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FACP. Colegio de médicos de Tarragona Nº 4305520 / fgcapriles@gmail.com




Tuesday, August 4, 2015

Intoxicación por bloqueantes cálcicos

Resultado de imagen de First 10 EM
First 10 EM - August 3, 2015
"There really is not any good evidence for any of this. The St-Onge paper below concludes: “The evidence for treatment of CCB poisoning derives from a highly biased and heterogeneous literature… Based on the published literature, few valid inferences can be drawn about the relative merits of one intervention over another.” Considering the frustration this has caused me, this will probably have to be the subject of a long rant on the Research, Rants, and Ramblings section of this blog sometime soon.
I did not mention GI decontamination anywhere above. It is certainly a controversial subject, but neither side of the argument has great evidence to support them. This is a potentially deadly overdose without a great antidote, which should make it an ideal candidate for GI decontamination. However, there is no evidence that GI decontamination is beneficial, but there is plenty of evidence of harm. In a patient who is intubated and presented early, I would consider activated charcoal. With regards to whole bowel irrigation, I tend to agree with Leon Gussow (@poisonreview), who says that these patients can rapidly become hemodynamically unstable and the last thing that you want is to have a hypotensive patient not perfusing their gut full of polyethylene glycol. Rather than rushing to start anything, I would wait and listen to the advice of my local poison control center."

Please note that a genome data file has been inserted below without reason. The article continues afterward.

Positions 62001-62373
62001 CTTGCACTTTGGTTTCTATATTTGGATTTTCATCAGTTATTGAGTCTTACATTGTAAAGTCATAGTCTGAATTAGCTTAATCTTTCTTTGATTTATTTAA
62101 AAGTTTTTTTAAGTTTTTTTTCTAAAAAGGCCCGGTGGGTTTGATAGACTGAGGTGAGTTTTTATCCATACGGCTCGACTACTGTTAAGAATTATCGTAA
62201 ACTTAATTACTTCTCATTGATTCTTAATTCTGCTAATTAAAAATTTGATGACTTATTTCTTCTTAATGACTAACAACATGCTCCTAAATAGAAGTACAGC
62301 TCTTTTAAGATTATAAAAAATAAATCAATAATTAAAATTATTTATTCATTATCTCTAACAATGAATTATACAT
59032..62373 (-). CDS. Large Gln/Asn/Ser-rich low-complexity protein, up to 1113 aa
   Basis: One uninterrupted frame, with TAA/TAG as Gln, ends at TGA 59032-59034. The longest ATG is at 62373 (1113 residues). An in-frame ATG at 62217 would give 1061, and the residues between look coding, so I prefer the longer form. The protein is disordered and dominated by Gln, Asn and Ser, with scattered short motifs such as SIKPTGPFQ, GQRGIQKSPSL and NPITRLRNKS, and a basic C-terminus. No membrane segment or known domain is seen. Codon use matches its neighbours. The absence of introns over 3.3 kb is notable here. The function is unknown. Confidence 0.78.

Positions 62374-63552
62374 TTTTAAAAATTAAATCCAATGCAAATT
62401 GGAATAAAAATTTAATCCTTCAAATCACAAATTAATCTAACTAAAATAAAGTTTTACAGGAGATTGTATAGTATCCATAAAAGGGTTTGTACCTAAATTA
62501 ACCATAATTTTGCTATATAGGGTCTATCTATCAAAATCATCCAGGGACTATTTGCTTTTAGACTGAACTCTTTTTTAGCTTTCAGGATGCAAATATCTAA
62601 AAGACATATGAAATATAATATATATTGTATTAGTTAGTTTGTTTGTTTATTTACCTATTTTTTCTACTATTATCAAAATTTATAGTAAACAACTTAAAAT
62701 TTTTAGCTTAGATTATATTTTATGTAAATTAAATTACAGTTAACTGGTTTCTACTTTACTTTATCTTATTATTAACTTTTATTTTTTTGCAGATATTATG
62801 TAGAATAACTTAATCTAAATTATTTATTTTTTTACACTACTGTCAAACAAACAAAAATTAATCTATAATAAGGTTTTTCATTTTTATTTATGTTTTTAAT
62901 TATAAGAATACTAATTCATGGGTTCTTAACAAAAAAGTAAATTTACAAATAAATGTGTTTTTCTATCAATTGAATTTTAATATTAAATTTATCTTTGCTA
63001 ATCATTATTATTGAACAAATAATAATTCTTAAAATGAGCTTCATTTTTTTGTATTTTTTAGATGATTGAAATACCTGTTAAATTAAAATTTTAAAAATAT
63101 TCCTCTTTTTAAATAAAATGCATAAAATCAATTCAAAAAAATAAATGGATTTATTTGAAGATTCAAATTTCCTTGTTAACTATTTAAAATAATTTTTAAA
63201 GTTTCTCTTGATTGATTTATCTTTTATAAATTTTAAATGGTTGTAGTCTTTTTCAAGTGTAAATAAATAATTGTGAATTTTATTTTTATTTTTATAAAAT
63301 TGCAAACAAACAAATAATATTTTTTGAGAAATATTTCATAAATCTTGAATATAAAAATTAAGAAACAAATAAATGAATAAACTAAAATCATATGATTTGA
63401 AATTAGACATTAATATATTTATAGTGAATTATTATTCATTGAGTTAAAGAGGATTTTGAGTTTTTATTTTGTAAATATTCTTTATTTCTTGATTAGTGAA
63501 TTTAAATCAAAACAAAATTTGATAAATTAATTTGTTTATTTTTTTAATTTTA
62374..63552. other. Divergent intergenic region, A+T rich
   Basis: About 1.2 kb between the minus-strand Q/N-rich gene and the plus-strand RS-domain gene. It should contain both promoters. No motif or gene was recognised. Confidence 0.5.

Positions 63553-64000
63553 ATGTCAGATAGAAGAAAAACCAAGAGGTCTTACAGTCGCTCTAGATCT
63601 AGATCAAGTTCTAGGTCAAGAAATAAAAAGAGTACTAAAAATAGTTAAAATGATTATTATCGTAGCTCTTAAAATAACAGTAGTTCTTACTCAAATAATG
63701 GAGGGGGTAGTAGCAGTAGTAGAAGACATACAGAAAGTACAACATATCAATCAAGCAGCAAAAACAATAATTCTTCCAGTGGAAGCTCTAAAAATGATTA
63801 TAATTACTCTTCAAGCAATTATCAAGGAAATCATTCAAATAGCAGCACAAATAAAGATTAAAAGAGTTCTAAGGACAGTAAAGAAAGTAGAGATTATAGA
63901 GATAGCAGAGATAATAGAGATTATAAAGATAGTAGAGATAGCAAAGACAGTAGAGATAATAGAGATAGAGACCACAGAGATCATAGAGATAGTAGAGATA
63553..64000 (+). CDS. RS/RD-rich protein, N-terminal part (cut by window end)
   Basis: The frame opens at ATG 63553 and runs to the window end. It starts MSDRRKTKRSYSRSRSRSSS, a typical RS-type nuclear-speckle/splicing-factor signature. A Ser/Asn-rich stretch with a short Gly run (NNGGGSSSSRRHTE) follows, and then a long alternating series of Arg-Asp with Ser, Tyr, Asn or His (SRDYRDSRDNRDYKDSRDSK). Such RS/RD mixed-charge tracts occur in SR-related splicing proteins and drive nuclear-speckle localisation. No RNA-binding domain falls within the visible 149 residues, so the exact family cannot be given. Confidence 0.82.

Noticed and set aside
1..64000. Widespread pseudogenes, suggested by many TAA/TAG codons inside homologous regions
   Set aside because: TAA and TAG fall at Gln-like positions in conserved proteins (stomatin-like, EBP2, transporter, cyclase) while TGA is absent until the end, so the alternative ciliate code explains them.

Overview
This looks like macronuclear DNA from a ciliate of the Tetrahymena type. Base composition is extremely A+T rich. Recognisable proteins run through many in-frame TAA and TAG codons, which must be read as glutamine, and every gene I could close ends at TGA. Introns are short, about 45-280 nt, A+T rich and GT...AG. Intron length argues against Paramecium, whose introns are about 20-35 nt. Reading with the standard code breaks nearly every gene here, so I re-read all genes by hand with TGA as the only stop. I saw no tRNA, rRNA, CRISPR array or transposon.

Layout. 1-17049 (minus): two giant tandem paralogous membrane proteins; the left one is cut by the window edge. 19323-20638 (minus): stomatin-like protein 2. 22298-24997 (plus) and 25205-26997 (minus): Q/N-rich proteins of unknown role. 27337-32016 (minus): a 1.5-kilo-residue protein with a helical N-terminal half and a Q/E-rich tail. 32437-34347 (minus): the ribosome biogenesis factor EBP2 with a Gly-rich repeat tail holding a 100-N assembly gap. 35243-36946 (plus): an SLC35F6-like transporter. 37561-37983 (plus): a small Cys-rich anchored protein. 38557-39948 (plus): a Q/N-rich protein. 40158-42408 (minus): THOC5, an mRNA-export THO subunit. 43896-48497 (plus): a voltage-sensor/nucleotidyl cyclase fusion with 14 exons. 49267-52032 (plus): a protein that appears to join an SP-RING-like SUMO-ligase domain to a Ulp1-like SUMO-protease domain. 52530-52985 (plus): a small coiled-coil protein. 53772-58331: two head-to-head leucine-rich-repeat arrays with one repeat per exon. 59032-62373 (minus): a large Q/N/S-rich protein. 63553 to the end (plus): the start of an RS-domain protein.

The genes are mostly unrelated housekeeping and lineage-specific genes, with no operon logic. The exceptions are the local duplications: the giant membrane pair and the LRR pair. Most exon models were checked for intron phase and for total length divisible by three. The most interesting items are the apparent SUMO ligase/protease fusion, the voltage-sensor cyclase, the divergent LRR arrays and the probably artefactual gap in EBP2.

Resultado de imagen de emergency medicine news
Gussow L - Emergency Medicine News. August 2015 (37); 8: 4 
"Severe calcium channel blocker (CCB) overdose is still a diagnosis that strikes fear into the hearts of many emergency physicians. These patients can deteriorate rapidly, and every clinician who has seen even one such case appreciates the importance of diagnosing the exposure quickly and treating it aggressively. Successful management isn't difficult, however, as long as you keep these three pearls in mind when a patient presents to your emergency department after ingesting a CCB."